By Nick Johnson - July 1st, 2014
The next set of data from the forthcoming State of Corporate Social Media briefing have been released and add weight to the argument that corporate adoption of social has slowed
The below is exclusive insight from this year's State of Corporate Social Media Briefing 2014. You can be one of the first to receive this free briefing, simply request a copy here
The overwhelming response to this series is...being underwhelmed.
We’re still seeing that major priorities are marketing and communications (to a surprising extent with communications, which dominates), and the more ‘advanced’ social media applications (customer insights/service and commerce) are some way behind - reflecting a lack of appetite for leveraging social’s ability to evolve those functions.
Indeed, A significant 7% say customer insights from social is ‘not important’, while a worrying 11% say the same about customer service.
While one can understand a significant proportion of our respondents saying that product development isn’t important (there are only so many companies for which this is viable), it’s surprising such a significant number feel that way re such a critical issue as customer service and understanding - particularly in an age where ‘customer centricity’ is about the most popular corporate buzzword out there.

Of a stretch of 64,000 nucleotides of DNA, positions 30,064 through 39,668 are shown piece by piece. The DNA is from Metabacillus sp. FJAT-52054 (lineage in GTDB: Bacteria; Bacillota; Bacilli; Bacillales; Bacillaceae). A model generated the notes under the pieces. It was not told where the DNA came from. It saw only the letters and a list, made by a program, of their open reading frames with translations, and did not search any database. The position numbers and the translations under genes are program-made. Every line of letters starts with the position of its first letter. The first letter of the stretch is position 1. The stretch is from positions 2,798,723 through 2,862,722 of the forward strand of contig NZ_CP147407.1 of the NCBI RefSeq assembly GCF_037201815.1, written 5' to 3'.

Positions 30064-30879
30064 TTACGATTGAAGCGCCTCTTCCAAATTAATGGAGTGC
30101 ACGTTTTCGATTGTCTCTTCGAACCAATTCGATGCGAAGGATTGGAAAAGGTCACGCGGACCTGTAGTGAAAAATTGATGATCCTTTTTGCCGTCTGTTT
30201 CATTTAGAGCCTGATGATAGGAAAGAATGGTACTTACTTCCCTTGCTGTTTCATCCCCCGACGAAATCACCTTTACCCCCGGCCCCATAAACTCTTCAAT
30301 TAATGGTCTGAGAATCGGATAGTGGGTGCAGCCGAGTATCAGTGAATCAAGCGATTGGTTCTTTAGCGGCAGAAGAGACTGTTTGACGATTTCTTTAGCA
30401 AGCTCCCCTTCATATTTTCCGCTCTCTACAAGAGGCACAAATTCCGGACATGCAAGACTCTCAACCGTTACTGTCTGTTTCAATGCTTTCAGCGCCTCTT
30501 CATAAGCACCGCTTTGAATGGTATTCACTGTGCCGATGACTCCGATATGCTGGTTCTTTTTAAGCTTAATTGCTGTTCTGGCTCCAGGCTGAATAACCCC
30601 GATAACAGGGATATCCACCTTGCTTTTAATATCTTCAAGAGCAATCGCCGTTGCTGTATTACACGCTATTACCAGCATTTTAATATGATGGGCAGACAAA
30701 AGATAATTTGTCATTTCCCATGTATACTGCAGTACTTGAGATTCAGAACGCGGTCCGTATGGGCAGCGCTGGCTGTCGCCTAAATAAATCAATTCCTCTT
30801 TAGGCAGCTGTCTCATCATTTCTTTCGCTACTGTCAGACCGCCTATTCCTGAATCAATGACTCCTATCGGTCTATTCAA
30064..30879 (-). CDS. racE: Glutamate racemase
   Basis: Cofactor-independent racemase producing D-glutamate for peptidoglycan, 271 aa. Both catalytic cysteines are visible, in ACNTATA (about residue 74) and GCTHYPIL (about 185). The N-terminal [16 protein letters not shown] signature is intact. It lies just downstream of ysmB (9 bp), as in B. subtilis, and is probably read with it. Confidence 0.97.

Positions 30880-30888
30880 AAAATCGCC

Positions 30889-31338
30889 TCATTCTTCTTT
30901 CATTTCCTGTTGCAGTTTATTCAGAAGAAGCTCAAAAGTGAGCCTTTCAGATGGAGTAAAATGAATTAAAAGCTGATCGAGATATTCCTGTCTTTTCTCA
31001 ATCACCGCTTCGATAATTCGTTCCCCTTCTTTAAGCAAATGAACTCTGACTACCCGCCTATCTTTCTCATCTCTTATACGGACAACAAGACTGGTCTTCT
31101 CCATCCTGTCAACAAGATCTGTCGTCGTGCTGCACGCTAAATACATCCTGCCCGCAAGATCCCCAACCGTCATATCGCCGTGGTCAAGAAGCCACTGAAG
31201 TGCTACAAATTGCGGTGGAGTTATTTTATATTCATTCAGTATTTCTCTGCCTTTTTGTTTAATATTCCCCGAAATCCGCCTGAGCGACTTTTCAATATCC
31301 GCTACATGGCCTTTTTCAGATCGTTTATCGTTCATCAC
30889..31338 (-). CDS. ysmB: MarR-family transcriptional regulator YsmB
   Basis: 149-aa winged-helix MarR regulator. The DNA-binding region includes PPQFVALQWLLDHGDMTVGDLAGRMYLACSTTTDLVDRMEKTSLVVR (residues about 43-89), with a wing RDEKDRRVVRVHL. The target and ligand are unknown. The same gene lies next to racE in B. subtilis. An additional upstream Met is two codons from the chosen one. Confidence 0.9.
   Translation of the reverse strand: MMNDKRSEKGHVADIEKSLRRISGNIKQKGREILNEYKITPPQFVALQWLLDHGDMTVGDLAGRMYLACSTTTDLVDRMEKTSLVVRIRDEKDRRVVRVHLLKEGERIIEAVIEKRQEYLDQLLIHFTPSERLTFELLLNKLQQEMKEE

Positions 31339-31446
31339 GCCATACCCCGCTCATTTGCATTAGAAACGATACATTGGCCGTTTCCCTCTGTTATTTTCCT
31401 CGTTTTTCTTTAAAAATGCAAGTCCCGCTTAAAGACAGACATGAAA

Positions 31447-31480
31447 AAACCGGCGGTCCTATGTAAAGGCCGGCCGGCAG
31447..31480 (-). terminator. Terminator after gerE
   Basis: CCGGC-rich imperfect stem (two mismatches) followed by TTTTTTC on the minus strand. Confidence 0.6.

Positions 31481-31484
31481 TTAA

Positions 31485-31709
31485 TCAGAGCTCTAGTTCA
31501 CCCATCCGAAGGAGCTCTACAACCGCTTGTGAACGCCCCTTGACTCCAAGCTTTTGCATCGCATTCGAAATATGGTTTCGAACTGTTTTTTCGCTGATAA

More surprising still is the fact that a frankly enormous 29% of corporate executives say that using social media for employee engagement is unimportant.
While the makeup of a company’s ‘customers’ - and thus the utility of social media in engaging them - can vary (b2b/b2c split being most obvious example) everyone has employees, and the potential for social to engage them, keep them updated, conduct training, share company news, highlight positive stories and surface expertise is surely undeniable.
On the positive side, the vast majority of respondents see the importance of applying social to all of these functions. Even the somewhat specialised application of social for product development has 63% of respondents calling it at least somewhat important.
The above graphs are taken from the 4th Annual State of Corporate Social Media Briefing. The briefing will be available as a free download, you can request a free copy here